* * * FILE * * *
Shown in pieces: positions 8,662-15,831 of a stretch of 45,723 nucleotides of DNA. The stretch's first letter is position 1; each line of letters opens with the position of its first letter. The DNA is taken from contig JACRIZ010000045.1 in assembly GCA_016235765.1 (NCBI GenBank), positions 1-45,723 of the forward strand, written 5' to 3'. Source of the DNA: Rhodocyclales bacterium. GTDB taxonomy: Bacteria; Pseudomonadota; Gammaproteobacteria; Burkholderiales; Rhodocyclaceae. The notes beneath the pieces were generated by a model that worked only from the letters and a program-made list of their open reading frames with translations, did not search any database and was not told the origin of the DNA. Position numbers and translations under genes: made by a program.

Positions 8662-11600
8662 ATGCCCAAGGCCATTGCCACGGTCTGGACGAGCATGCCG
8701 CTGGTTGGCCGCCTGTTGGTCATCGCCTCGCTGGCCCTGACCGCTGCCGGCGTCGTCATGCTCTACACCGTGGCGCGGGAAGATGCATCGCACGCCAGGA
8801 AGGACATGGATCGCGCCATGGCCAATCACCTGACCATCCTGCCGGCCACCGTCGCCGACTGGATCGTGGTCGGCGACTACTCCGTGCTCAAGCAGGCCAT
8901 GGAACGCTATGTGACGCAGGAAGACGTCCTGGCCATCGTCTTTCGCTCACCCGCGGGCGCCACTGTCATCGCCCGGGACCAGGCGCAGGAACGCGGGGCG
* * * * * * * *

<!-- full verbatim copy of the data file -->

Shown in pieces: positions 8,662-15,831 of a stretch of 45,723 nucleotides of DNA. The stretch's first letter is position 1; each line of letters opens with the position of its first letter. The DNA is taken from contig JACRIZ010000045.1 in assembly GCA_016235765.1 (NCBI GenBank), positions 1-45,723 of the forward strand, written 5' to 3'. Source of the DNA: Rhodocyclales bacterium. GTDB taxonomy: Bacteria; Pseudomonadota; Gammaproteobacteria; Burkholderiales; Rhodocyclaceae. The notes beneath the pieces were generated by a model that worked only from the letters and a program-made list of their open reading frames with translations, did not search any database and was not told the origin of the DNA. Position numbers and translations under genes: made by a program.

Positions 8662-11600
8662 ATGCCCAAGGCCATTGCCACGGTCTGGACGAGCATGCCG
8701 CTGGTTGGCCGCCTGTTGGTCATCGCCTCGCTGGCCCTGACCGCTGCCGGCGTCGTCATGCTCTACACCGTGGCGCGGGAAGATGCATCGCACGCCAGGA
8801 AGGACATGGATCGCGCCATGGCCAATCACCTGACCATCCTGCCGGCCACCGTCGCCGACTGGATCGTGGTCGGCGACTACTCCGTGCTCAAGCAGGCCAT
8901 GGAACGCTATGTGACGCAGGAAGACGTCCTGGCCATCGTCTTTCGCTCACCCGCGGGCGCCACTGTCATCGCCCGGGACCAGGCGCAGGAACGCGGGGCG